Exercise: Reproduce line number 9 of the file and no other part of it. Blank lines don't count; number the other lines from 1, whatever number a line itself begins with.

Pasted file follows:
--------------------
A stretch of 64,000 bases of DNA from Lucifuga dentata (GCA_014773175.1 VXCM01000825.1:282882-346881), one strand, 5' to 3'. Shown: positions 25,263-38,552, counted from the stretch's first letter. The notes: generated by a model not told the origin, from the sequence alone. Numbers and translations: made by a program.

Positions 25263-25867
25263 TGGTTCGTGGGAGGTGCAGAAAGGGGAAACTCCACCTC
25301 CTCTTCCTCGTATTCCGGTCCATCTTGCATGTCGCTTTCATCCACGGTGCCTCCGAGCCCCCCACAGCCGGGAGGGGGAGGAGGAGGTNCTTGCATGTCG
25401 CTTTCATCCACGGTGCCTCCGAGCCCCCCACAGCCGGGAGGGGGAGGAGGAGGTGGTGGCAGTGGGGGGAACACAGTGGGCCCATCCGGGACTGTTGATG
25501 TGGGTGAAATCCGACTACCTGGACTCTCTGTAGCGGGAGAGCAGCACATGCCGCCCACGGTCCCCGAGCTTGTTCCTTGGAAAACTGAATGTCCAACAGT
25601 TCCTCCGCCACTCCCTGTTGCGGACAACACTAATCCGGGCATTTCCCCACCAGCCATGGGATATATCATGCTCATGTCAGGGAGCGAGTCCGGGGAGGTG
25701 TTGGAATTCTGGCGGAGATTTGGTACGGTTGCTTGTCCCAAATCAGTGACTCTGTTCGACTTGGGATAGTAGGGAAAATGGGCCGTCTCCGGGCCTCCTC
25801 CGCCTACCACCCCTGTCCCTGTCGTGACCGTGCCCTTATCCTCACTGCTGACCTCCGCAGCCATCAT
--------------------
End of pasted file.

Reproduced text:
25801 CGCCTACCACCCCTGTCCCTGTCGTGACCGTGCCCTTATCCTCACTGCTGACCTCCGCAGCCATCAT